That is a very complicated subject. And leave it to say, we are regulated in a very complicated way by a few decades of laws and regulations and various agencies. And we actually support having the federal governments take a look at this whole thing. It may not be as simple as passing one simple law like Senator McCain has proposed, but we do think it needs some looking at. And that it's not working in the right way for consumers at this point. So again, whether that's the right proposal remains to be seen. But we certainly support taking a look at it.

Timothy H. Smith

Still a work in progress, it sounds like from you.

Glenn A. Britt

Yes. Unfortunately, it's been a work in progress for a long, long time.

Timothy H. Smith

A second question. Some analysts are concerned that our cable business seems to be underperforming Comcast. And I wondered if you had any comments on that or any observations you could share about whether you feel that's about to turnaround?

Glenn A. Britt

We actually talked about that extensively in our last quarter earnings release. And I won't try to paraphrase all of that. Other than I would say that over time, we're in the same business and that various times we performed with different trajectories. But in the long run, we -- the cable companies all tend to look the same and I don't think it's going to be any different in this case.

Timothy H. Smith

Looking forward, good. And another question for -- on governance. So maybe the Chair of our Governance Committee might share a view. One of the hotly debated items about governance at this point is whether the CEO and Chair should be the same person. So I'm raising a philosophical question, not at all about your role or leadership. But many people feel that a CEO shouldn't be their own boss and shouldn't be supervising themselves. And that while we have a strong lead director, it might be preferable going forward, if when management leadership changed, to have a separate Chair. I know our proxy does note that we do review that question and talk about it, but I wondered if the Chair of our Governance Committee would have a thought?

John Edward Sununu

I'm John Sununu. I'm the Chairman of the Nominating and Governance Committee. Let me say thank you very much on behalf of Nick Nicholas, our very strong independent Lead Director, also for mentioning and recognizing his work. He replaced Peter Haje in that role.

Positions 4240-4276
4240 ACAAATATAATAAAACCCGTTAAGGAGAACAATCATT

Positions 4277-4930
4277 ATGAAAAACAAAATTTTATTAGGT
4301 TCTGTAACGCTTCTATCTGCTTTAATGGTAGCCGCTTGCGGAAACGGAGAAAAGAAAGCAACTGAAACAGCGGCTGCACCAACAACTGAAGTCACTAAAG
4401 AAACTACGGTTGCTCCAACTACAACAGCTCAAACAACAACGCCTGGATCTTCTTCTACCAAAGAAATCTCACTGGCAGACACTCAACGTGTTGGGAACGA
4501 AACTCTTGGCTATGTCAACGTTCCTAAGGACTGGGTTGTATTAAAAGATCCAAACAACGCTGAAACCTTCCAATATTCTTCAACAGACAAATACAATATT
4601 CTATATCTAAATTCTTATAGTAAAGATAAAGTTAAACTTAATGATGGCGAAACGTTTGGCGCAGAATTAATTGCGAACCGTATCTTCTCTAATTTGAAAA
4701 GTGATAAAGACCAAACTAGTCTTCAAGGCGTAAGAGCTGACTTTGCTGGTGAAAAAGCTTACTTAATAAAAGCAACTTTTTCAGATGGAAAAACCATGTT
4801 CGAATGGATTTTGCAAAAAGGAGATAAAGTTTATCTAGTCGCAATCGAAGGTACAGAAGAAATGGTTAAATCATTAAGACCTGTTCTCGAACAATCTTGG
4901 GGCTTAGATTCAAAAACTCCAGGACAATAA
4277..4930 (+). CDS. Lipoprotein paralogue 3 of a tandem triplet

As you point out, we review it. The board discusses this in addition to just the Nominations and Governance Committee on a very regular basis. The reasons and rationale are laid out in the proxy as well, not just an indication that we've discussed it, but the arguments for keeping the Chair and CEO roles combined, the reason we believe that's important and valuable to shareholders in creating shareholder value, but also the way in which that combined Chairman and CEO relates to our independent director, the roles and responsibilities for both and the value that we think that the Lead Director position provides for the board as well.

Timothy H. Smith

So that's a statement of where we stand at the present. I guess you're just going to look at it every year and then looking forward, you'd evaluate whether that was the right model in a new administration perhaps, right?

John Edward Sununu

Exactly. Exactly. I mean, that's quite literally the point of both the review and explaining the rationale is for shareholders to be aware of at this shareholders' meeting. But it is something that the board, as I think it's clearly indicated, that we will continue to review and make sure, that it's the right model for our company because we certainly recognize that there are not just 2 different models but actually several different models for governance in this area.

Timothy H. Smith